Lyme disease is the fasting growing vector-borne infectious disease in the United States according to the CDC. It was first identified in 1975 after tiny ticks were discovered to be infected with the bacterium. If you’ve found a tick on yourself, don’t panic. Knowing the symptoms what to do should reduce your chances of getting sick, and what to do to receive treatment promptly.
Lyme disease is transmitted through the bite of an infected black legged tick, often referred to as the deer tick. There has been no evidence that Lyme disease can be spread from person to person. Deer ticks are small and can range in size from a poppy seed to one-eighth inch long. The average deer tick is around the size of a sesame seed! They can be picked up in in wooded and grassy areas, including yards where they wait to latch onto a host. They favor hosts like the white-tailed, squirrels, and other rodents.
Ticks can attach to any part of the body but are often found in areas such as the scalp, armpits, waist band, and groin. It usually takes 24 to 48 hours for a tick to infect their host. The length of time is dependent on the type of tick and germs it is carrying. The risk for Lyme disease is lower if a tick has been attached for less than 36 hours.
Showering after being outside reduces the likelihood of a tick attaching. It’s also a great time to do a full body tick check! If you find a tick crawling on you that has not attached or is not full of blood, you should be safe from germs. However, it could be a sign that there are others. Don’t delay! Do a careful tick check.
According to the Center For Disease Control if you have been bitten by an infected tick, many early cases can be treated successfully with a few weeks of antibiotics.
Common symptoms of Lyme disease include:
- muscle and joint aches
- swollen lymph nodes
- skin rash
Seventy to eighty percent of all individuals with Lyme disease develop a characteristic skin rash called erythema migrans (ER). Over time, ER can enlarge and may resemble a target or bullseye. However, it should be noted, that many people may only notice a large red rash. If left untreated, the infection can spread to joints, the heart, and the nervous system.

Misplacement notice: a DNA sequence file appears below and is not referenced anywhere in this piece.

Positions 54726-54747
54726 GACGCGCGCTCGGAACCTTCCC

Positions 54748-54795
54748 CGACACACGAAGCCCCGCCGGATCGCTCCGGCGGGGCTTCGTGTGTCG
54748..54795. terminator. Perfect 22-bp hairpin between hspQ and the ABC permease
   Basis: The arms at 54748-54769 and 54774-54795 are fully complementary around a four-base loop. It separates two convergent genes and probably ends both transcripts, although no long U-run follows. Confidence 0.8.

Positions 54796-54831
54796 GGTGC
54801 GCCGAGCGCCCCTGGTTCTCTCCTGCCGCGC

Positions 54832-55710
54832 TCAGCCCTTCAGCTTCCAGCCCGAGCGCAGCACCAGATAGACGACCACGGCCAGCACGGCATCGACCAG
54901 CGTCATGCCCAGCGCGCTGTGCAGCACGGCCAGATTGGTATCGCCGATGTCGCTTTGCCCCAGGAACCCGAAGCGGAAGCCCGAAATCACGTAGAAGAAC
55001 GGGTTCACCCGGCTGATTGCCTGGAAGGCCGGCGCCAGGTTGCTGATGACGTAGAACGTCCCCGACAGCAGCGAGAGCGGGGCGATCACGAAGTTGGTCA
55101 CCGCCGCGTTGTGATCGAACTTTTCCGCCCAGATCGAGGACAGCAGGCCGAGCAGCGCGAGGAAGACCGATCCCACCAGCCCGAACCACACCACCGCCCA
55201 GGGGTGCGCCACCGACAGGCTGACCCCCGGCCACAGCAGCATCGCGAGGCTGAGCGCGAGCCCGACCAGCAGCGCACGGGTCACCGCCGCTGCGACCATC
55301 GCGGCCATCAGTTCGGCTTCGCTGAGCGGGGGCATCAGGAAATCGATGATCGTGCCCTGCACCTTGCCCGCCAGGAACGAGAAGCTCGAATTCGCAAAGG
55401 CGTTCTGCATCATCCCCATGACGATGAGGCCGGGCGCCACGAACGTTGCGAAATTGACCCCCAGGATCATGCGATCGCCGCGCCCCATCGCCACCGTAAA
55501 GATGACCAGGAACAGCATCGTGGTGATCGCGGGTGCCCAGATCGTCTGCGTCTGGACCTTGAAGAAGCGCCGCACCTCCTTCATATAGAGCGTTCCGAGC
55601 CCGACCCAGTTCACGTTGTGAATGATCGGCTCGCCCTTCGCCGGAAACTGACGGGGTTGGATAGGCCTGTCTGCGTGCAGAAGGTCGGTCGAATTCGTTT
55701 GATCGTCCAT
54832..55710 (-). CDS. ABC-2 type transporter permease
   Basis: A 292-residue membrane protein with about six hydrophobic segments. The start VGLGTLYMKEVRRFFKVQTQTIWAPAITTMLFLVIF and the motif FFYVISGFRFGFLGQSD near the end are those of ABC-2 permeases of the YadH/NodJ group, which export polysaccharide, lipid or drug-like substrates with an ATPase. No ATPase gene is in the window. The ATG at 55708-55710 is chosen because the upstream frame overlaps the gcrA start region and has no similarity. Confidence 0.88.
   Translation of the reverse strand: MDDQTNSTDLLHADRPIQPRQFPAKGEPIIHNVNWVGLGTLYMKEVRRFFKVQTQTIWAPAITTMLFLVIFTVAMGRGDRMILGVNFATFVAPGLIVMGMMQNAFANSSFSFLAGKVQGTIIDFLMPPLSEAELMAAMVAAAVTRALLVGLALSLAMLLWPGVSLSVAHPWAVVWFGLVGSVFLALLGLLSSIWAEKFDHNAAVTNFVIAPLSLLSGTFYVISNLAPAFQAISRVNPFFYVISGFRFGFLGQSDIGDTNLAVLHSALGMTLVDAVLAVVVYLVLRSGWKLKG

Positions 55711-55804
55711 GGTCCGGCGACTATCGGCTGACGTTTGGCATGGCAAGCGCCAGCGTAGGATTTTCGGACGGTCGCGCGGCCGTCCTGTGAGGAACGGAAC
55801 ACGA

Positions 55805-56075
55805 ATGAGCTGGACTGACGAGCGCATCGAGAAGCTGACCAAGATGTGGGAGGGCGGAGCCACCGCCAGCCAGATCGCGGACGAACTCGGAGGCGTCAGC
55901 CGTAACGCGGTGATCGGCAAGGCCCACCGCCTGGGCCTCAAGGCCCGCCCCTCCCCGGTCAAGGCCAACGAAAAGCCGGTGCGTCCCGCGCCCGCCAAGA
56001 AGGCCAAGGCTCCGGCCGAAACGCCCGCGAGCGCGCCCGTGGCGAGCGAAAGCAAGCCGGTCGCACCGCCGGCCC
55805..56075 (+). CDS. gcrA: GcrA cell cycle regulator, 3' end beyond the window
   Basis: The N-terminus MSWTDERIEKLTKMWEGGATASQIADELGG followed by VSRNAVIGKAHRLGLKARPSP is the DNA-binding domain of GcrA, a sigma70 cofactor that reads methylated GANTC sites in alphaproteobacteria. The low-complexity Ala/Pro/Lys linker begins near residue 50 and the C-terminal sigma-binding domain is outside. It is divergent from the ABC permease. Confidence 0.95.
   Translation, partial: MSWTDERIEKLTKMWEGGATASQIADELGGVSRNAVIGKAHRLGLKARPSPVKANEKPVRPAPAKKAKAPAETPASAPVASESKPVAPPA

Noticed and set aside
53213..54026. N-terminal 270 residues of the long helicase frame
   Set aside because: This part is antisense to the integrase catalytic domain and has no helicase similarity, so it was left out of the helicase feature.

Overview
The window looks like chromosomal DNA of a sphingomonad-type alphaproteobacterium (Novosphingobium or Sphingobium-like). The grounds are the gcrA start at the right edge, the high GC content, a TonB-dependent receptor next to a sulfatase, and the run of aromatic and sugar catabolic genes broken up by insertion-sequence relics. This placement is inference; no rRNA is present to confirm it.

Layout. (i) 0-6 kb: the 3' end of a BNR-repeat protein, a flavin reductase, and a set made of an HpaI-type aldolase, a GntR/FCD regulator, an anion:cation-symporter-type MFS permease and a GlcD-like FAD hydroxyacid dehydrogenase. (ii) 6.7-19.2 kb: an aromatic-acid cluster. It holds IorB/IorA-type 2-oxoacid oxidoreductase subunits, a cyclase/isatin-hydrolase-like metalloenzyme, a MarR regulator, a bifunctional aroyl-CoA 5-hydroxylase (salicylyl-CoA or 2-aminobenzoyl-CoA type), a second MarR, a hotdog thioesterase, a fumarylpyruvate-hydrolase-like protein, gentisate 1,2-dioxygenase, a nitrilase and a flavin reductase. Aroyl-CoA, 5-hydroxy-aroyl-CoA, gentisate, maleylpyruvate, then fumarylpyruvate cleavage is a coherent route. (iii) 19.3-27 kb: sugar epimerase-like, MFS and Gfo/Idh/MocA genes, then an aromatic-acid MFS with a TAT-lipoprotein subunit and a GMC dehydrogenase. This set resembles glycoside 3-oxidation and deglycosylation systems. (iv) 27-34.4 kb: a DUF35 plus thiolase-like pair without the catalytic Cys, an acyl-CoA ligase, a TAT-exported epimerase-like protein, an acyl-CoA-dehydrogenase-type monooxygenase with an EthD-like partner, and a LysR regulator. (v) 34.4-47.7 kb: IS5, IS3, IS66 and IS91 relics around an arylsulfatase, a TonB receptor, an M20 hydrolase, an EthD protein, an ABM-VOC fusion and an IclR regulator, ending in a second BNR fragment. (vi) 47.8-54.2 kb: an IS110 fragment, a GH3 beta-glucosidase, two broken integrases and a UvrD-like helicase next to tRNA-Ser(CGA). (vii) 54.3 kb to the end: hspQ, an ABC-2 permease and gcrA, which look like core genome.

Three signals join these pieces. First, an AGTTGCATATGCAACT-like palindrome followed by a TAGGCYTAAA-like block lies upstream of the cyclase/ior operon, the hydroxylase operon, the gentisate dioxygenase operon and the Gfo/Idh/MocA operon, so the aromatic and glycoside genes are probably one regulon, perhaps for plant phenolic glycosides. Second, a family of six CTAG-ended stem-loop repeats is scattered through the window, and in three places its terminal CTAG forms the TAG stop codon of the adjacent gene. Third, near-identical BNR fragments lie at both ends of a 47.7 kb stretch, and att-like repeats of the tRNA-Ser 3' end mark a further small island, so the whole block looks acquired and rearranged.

It is important to be on the lookout for symptoms for 30 days after a tick bite. Lyme disease can feel similar to the flu, so it’s a good idea to call your doctor if you notice any flu like symptoms in the summer months. They will be able to test and correctly diagnose Lyme disease.
Days to months after a tick bite, signs and symptoms may include:
- severe headaches and neck stiffness
- additional rashes
- arthritis with severe large joint pain (knees) and swelling
- facial palsy (loss of muscle tone on one or both sides)
- intermittent tendon, muscle, joint and bone pain
- heart palpitations or irregular heart beat
- dizziness or shortness of breathe,
- inflammation of the brain and spinal cord
- nerve pain, numbness or tingling in hands and feet,
- and short term memory problems.
Two keys to avoid tick-borne infections are to reduce exposure to ticks, and to check for ticks daily and remove them as quickly as possible. You and your family can take several steps to prevent and control Lyme disease: include reducing tick habitat, dressing appropriately, removing ticks promptly, and treating your property for ticks.
If you have questions or are looking for organic options to treat your yard for ticks, contact us or call (513) 687-5991. Follow Native Shield on Facebook and Instagram for news and tips to help you stay ahead of the buzz!